Sunday, 6 December 2009

Mute Monday: Visual Perception in The Computer Age


BB-ASCII Art



Beuna Note:
This Zebra is not created by me, but I intend to learn this ASCII Art Code.
Some say ASCII Art is stone-dead, but on Internet reincarnation works ;-)




28 comments:

Gittan said...

absolutely fabulous

ANNA-LYS said...

Gittan
Vad söt du är, tack snälla!

Little Lamb said...

That would be neat to learn.

Little Lamb said...

That would be neat to learn.

Kurt Bleke /Gwendolyn said...
This comment has been removed by the author.
The Phosgene Kid said...

The zebra is so cool!! Bet you have to have a lot of patience to do something like that!

TROLL Y2K said...

Methinks it's a Zebra. Or a donkey.

Happy Mute Monday!

/t. said...

stone
dead or not

ascii[art] = !( stone || dead );

i love this stuff -- you must show us your ascii creations when ready, anna-lys

× × ×

/t.

imac said...

Nice work - you found Anna-Lys.
Ive something like before, cant quite remember where though,(the mind wonders - you know - as we get older)lol.

Buzz Kill said...

This is a lot like the psycholgy behind the ink blot tests. I never see anything in them but I see the image here. And you blow it up and it's all numbers and letters. That's so cool. I hope you learn how to do this and post some of your work.

Happy MM!

Leigh Russell said...

Cool zebra! I wonder how it's done?

Helene said...

Its great. I wonder how long something like takes to produce!

~otto~ said...

Welcome to the Matrix

Jon said...

yeah... this is a great way to bring a zebra back to life!

Pete said...

one of these day we won't need the real thing anymore
;-)

I hope not

dianne said...

It's a lovely zebra and that is so clever, I'm sure you will enjoy learning the ASCII Art Code...it's like tapestry with code. :) ♡

Charles Gramlich said...

That's pretty cool. Much better than anything I've ever done with ascii

Kurt Bleke said...

ASCII code is a system for converting numbers to "signs". These signs can be interpreted by machines. Alas human mind can not.For example decimal numer 65 corresponds 'capital A' on machine level. It has no shape. Only when the machine makes an image of it, human perception is involved. Therefore I think 'ASCII art' is a misleading term. We have made this kind of art earlier. e.g. Seurat: we had 'typewriter art' before computers were in every man's possesion: and the oldest example is 'mosaic', which probably is the best term. But dead it is. ;.)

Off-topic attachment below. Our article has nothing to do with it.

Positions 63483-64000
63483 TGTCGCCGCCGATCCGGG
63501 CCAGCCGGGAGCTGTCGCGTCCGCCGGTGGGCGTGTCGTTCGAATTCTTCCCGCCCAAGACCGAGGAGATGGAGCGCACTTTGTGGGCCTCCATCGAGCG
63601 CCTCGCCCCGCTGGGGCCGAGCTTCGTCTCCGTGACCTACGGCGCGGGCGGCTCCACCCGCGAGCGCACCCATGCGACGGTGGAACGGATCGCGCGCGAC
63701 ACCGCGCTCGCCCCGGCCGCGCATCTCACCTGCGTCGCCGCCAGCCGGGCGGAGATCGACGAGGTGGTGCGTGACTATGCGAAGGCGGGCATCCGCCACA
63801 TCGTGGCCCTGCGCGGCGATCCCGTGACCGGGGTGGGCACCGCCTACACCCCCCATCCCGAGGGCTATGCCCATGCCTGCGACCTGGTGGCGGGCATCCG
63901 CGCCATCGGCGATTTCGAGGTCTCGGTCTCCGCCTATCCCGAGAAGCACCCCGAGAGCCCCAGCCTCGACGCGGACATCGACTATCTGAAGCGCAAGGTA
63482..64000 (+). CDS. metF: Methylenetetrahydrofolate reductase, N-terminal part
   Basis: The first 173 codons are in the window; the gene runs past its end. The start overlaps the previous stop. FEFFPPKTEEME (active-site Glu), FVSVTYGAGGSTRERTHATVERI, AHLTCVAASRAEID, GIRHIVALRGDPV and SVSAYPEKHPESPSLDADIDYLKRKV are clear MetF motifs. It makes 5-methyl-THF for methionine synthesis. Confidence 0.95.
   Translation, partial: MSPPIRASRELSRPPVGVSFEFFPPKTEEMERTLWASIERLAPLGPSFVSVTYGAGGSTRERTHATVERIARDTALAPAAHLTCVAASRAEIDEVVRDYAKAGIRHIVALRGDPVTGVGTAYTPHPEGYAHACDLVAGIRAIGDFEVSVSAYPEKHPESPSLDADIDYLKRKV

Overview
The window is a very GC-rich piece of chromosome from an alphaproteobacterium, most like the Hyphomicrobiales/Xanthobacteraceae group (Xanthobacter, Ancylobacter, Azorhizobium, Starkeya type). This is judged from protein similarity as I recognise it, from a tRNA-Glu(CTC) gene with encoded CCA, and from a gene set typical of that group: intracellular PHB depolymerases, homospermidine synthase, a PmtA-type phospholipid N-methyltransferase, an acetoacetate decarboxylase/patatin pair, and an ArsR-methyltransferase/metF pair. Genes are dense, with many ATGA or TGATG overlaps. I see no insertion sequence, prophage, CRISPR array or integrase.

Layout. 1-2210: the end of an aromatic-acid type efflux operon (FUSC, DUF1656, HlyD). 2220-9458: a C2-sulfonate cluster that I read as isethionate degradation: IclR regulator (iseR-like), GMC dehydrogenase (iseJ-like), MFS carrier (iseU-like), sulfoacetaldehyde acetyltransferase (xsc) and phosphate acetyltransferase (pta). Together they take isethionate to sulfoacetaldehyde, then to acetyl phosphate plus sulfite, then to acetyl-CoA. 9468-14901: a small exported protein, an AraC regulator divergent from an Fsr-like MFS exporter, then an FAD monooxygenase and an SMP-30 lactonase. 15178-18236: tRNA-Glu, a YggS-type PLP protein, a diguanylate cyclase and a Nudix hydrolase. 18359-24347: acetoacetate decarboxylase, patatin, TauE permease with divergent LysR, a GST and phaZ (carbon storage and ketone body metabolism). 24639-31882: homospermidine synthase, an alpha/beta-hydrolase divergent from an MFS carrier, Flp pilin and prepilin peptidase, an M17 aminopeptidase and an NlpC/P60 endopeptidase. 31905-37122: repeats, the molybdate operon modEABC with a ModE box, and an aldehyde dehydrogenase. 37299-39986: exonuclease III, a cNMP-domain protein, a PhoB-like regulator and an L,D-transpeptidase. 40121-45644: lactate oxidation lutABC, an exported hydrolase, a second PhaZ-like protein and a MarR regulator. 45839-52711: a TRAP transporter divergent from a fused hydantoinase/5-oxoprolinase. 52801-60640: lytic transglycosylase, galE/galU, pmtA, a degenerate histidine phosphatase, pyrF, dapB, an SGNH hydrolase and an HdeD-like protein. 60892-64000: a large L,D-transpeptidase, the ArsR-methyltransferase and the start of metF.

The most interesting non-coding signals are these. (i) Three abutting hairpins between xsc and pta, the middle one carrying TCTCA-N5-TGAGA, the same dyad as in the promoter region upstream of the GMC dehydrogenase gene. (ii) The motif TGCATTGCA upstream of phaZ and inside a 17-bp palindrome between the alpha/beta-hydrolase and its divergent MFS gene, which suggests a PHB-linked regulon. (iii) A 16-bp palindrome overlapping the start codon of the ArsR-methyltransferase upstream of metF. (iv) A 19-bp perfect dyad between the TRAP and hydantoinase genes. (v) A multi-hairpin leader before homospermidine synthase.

ANNA-LYS said...

I still remember when I learned to knit. I could not really understand how I actually by counting, changing colours, counting, do an other kind of knitting and back again, but from an other perspective ... actually made me a sweater.

Then later when my sons was watching me doing knitted cloths for them, they was also amazed by the mathematics and logics behind the hand-craft.

I think humans can learn IF they put some effort and time behind, spiced with lots of trail and errors, and they will manage to get the code behind the art :-D

Knitting is also and old art form, but it is still alive, very alive!

"Art" is not nature, art is made by humans, it is artificial. Machines doesn't produce anything that hasn't been put into it - of creative humans, and humans artfully invented the machine.

Symbols of any kind are made by humans, it may be letters, like this I use in this sentences. Symbols are art put into everyday life in a pragmatic way, that we can share and understand, because they are negotiated to mean what they mean. Computers can communicate, but not negotiate, or?

In the ASCII Art above, we may not share the code behind, but the pattern they make up gives us clues ...

To me it is art!

moi said...

A computer that can negotiate. Now there's a thought. Happy Mute Monday!

Kurt Bleke said...

How brilliant! I have always regarded textile handicraft as the dawn of mathematics. You may have read the same book, but I think this is your own reflections. 'Science' is 'knowing' and 'art' is 'doing'. They interact.
In "2001: A Space Odyssey" Arthur C Clarke imagined machines making decisions. But this is still fiction, as far as I know. Is there a free-will algorithm?

ps. Jag har sparkat Gwendolyn. ds.

foam said...

in the order of the pattern and the values of the hues lies the mystery ..

ANNA-LYS said...

42

he he he

(an other book, which one?)

Kurt Bleke said...

ISBN 0-486-60255-9, I think.
:-)

ANNA-LYS said...

Nope

"The Hitchhiker's Guide to the Galaxy"

Kurt Bleke said...

Yes, but I thought you asked for the book about knitting and mathematics. Of course '101010'(bin) is the answer to the ultimate question. Don't panic!
<3

Kymical Reactions said...

I vote zebra. Happy MM, and thanks for coming over to my blob!

laughingwolf said...

pretty neat :)